This was not always the case. During junior year of college, Johnny drove the Sketch-mobile. I don’t have the space to give the Sketch-mobile adequate tribute here, but let’s just say that it was a thirty-foot-long gray 1986 Lincoln Towncar, and leave it at that. Johnny no longer drives the Sketch-mobile, because the Sketch-mobile is now a toaster-sized metal cube in a wreck-yard on the Southside. But once it was a magnificent craft indeed, gloriously cruising the streets of Evanston with mighty Johnny as the helm.
One day the Sketch-mobile got towed. It had a accrued several (or perhaps many) parking tickets which Johnny diligently ignored, until the Township of Evanston lost its patience and had the Sketch-mobile hauled to a local impound lot. But apparently Johnny’s car was not the only automobile with which Evanston had lost patience, because the impound lot was full, and extra cars were being stored outside the security fence in the Walgreen’s parking lot next door. Thus was the situation when the Sketch-mobile joined them on September afternoon.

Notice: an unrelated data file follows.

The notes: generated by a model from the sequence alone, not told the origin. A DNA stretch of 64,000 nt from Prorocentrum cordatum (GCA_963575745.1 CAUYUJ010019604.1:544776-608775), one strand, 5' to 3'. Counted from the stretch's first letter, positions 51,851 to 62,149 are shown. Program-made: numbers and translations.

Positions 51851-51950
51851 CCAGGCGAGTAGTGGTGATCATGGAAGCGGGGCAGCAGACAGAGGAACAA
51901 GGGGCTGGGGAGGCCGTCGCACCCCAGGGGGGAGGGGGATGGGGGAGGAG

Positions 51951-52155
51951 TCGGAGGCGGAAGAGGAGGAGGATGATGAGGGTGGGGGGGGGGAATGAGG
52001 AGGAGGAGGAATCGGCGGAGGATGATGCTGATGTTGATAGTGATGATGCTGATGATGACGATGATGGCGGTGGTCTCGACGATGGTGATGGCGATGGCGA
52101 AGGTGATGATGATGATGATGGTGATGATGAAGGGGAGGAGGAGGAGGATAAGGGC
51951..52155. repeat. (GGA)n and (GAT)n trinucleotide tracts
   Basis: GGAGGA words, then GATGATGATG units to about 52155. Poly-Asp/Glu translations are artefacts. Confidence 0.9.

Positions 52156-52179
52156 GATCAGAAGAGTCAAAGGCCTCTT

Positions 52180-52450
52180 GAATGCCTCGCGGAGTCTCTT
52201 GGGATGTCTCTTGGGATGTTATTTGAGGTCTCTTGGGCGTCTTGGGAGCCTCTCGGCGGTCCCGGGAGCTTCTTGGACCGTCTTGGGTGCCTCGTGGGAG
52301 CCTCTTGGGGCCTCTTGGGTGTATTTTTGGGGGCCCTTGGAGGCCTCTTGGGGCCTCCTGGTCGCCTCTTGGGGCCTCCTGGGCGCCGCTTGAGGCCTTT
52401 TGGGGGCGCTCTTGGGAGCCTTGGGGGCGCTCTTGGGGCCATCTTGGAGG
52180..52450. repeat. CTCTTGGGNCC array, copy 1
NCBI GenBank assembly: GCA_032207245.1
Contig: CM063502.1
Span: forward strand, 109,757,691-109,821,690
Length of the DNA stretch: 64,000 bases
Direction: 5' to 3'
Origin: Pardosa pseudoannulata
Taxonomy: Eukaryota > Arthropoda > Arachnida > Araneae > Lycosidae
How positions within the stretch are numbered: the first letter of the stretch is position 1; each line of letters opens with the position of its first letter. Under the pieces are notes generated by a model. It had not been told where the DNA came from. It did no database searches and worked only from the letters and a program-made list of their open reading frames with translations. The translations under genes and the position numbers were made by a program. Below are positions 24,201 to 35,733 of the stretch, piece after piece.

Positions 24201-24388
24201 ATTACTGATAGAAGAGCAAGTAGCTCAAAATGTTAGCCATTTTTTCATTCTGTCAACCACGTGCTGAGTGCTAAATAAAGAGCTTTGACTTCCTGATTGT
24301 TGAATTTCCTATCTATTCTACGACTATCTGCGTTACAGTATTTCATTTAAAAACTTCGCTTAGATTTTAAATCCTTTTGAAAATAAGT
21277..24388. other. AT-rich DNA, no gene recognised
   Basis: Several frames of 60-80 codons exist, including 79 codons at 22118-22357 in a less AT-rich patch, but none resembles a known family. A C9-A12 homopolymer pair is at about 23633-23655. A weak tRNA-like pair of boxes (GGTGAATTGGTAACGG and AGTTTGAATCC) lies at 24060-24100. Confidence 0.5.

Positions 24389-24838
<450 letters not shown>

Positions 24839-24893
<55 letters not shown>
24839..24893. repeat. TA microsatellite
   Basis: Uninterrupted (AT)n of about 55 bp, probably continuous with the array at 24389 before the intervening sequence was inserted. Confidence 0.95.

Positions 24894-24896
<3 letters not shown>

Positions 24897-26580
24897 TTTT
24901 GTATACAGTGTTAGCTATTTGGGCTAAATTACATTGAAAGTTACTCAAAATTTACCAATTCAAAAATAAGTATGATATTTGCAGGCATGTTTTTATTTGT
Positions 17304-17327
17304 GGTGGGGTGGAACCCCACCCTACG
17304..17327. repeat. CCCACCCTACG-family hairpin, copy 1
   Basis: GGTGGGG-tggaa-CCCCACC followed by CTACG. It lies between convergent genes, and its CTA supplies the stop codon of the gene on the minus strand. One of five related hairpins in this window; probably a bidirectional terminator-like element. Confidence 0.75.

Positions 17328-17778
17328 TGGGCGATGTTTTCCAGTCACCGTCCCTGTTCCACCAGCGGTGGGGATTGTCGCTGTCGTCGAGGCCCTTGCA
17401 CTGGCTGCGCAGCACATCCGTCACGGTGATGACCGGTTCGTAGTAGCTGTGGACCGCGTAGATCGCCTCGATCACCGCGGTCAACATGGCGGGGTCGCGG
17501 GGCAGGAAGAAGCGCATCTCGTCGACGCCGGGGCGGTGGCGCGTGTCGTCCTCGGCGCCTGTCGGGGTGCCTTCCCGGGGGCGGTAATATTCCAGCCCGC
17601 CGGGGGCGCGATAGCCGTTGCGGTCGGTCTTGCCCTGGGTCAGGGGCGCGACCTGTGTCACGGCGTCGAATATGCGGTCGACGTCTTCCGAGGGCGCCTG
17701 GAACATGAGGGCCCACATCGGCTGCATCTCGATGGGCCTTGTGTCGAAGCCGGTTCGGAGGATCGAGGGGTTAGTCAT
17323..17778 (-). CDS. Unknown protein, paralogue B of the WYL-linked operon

It took Johnny a few days to figure out that his car was missing, and a few more to find his way down to Walgreen’s. By this time, significant storage fees has compounded on his car, and Johnny didn’t have the money to pay them. But he needed his car back – a friend wantedto borrow it. So Johnny did the only logical thing he could think of - he hopped into the Sketch-mobile, started it up, and stole his car back.